Tourism businesses are making the most of a breather in the rate of visitor growth.
The sector experienced 30 per cent growth in the five years to 2018, reaching more than 3.8 million visitors as air links expanded and the global appetite for travel grew rapidly. For international visitors, New Zealand was a hot destination.
But that's changed. The number of new airlines coming here has levelled off and economies have soured in some of those visitors' home countries.
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Tourism New Zealand says holidaymaker growth has stalled - running exactly flat at 0.0 per cent in the year to July - while the number of people visiting friends and family, and for business, is growing in the low single digits. That's well shy of overall annual growth of up to 12 per cent when the market was running hot.
Does that mean this country's biggest earner of foreign exchange is in the doldrums? Far from it.
''We're still seeing growth - the spend figures are growing, tourism is still contributing to the economy, it's just that it's not the same level of growth that we've been seeing in the last five years,'' says Tourism Industry Aotearoa chief executive Chris Roberts.
''There's a general understanding that the pace of growth couldn't continue at that level forever.''
Confidence is still running high in the industry.
A survey about to be released shows that more than 40 per cent of tourism businesses questioned believe business is going to get better in the coming year, in contrast to the gloomy tone of other confidence surveys.
Roberts says overall spending was up by more than 4 per cent so far this year, which aligned with the industry's goal of getting value over volume.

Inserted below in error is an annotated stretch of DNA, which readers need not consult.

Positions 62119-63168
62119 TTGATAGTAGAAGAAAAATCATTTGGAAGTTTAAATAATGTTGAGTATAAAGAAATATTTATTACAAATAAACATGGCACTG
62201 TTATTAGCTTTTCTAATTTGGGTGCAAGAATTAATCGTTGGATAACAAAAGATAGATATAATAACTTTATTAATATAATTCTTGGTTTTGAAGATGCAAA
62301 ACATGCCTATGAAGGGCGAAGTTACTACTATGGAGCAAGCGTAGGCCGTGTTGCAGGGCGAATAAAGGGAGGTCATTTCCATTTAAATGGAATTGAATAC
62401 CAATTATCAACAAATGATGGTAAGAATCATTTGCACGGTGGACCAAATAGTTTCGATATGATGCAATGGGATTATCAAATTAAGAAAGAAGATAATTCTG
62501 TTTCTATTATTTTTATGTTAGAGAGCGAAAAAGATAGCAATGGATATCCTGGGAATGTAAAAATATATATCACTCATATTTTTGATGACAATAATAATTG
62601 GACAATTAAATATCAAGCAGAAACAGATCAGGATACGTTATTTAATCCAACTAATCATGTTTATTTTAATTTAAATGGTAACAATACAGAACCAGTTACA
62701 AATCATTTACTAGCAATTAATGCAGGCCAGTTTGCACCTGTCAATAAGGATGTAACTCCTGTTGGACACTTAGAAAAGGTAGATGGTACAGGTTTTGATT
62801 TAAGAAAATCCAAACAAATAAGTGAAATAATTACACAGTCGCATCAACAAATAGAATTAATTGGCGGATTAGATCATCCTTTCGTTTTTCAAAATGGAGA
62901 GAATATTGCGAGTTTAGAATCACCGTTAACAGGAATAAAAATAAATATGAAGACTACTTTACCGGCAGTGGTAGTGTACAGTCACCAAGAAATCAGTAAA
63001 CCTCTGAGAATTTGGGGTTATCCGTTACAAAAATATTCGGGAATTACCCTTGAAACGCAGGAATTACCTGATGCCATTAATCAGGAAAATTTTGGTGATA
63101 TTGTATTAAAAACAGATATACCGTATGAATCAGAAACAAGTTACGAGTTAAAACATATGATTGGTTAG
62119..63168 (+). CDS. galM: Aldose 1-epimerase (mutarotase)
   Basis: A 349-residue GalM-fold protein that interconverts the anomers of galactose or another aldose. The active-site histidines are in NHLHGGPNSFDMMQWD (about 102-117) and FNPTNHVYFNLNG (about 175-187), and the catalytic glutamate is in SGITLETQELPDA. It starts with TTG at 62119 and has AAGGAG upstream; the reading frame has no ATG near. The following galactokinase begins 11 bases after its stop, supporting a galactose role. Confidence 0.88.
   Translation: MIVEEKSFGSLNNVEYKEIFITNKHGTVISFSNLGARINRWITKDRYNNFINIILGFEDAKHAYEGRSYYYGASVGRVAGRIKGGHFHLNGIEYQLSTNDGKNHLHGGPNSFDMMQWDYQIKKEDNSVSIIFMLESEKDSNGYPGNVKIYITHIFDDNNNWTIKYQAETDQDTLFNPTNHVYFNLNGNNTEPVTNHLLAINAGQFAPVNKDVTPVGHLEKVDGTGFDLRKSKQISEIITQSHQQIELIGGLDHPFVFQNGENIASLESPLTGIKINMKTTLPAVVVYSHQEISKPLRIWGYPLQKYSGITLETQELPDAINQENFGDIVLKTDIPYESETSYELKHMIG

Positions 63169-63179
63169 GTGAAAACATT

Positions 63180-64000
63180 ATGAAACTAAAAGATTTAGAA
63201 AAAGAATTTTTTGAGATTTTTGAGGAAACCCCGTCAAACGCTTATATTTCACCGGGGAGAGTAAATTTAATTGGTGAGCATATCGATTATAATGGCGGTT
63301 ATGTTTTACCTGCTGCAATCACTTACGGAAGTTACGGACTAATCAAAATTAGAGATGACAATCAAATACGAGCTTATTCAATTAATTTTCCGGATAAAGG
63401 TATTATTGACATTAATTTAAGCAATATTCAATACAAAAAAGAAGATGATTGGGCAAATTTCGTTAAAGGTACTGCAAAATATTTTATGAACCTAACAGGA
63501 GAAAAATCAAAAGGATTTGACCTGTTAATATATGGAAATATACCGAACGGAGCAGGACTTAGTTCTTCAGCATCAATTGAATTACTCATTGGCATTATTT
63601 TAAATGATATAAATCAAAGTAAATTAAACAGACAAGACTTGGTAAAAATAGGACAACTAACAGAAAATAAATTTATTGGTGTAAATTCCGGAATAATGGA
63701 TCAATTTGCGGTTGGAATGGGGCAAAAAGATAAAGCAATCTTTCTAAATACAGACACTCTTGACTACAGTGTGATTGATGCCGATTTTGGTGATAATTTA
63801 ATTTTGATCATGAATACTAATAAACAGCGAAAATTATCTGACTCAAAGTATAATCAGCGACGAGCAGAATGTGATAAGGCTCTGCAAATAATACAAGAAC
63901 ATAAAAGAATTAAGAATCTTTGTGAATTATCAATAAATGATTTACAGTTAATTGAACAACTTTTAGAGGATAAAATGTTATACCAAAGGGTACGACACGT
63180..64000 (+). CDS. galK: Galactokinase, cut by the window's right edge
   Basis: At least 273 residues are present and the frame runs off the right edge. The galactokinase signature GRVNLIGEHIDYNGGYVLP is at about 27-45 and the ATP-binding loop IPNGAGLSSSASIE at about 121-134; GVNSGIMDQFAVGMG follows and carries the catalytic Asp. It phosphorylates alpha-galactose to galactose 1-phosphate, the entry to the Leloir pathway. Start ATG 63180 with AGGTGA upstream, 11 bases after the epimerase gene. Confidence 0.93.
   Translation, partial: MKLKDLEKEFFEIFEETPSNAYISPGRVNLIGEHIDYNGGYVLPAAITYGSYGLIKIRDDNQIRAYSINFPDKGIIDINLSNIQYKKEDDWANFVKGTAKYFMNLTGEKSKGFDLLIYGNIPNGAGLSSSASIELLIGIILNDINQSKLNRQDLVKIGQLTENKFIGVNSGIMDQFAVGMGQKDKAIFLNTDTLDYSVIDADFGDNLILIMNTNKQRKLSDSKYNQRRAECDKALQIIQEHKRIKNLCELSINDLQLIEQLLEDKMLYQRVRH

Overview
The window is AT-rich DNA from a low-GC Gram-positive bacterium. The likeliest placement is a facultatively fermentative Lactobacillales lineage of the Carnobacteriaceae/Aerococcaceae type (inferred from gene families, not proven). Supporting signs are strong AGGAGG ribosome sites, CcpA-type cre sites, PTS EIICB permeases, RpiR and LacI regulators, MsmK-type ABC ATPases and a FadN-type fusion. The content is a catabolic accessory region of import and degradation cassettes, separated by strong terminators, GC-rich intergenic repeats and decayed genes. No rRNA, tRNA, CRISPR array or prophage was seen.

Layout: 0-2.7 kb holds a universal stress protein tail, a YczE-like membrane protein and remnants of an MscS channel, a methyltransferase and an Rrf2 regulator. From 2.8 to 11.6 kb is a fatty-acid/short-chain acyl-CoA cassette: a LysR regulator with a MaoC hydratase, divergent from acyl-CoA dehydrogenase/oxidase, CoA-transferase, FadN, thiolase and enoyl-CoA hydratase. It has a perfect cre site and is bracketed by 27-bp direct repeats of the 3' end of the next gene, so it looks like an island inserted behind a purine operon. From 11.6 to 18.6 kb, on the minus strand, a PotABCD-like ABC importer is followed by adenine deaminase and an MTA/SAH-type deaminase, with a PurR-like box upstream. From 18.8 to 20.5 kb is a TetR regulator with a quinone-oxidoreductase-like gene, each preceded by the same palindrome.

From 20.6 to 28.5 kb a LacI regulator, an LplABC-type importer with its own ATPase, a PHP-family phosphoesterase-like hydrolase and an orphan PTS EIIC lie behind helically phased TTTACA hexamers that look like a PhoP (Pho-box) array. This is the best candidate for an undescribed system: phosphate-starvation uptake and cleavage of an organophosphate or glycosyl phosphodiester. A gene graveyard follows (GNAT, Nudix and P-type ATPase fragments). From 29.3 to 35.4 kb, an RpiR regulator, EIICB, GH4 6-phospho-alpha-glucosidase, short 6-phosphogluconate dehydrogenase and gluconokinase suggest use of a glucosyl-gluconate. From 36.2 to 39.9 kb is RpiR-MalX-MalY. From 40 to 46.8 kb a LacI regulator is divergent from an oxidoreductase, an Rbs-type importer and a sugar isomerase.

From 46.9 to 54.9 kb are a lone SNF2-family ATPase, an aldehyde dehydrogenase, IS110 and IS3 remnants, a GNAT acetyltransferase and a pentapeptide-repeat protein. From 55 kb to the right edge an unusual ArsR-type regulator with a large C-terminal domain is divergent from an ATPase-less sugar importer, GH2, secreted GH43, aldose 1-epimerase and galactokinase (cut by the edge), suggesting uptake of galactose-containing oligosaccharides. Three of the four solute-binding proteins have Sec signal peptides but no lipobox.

Domestic tourism, which accounts for almost 60 per cent of the total spend, is estimated to be up by 2.9 per cent and international spending up 6.3 per cent.
''That suggests that one of our industry mantras - value over volume - is being achieved right now," he says. "Undoubtedly the weaker kiwi dollar helps that. There is a very strong correlation between the exchange rate and spend levels.
Operators who were struggling to cope with growth are now consolidating.
''There is no shortage of opportunities to get a more stable workforce, reinvest in your product, plan for future developments.''
One area that two or three years ago threatened to staunch future growth was the lack of hotel capacity, but there has been a surge in hotel building in Auckland and Queenstown.
''Those concerns have pretty much disappeared," says Roberts. "That headache has dissipated for now.''
And there are signs of a slight pick-up across the board, especially in the domestic market.
Last week Statistics NZ figures showed the first increase in international guest nights for nine months - up 0.5 per cent.
Total guest nights were up 3.7 per cent at 2.62 million in August from a year earlier, with domestic guest nights up 5.6 per cent at 1.66 million.
Asked what more the Government can do, Roberts says there is agreement over long term goals, but he is hearing rising concern about cost and compliance.
''One of the big headaches recently has been delays in processing visas. Delays in getting work visa approvals for staff and tourist visas signed off had hit the Indian market.''
He is also concerned about how the $35 visitor levy introduced this year would be spent.
•$40b-plus - annual Tourism spend.
• 216,000 people directly employed in tourism. Another 149,000 indirectly.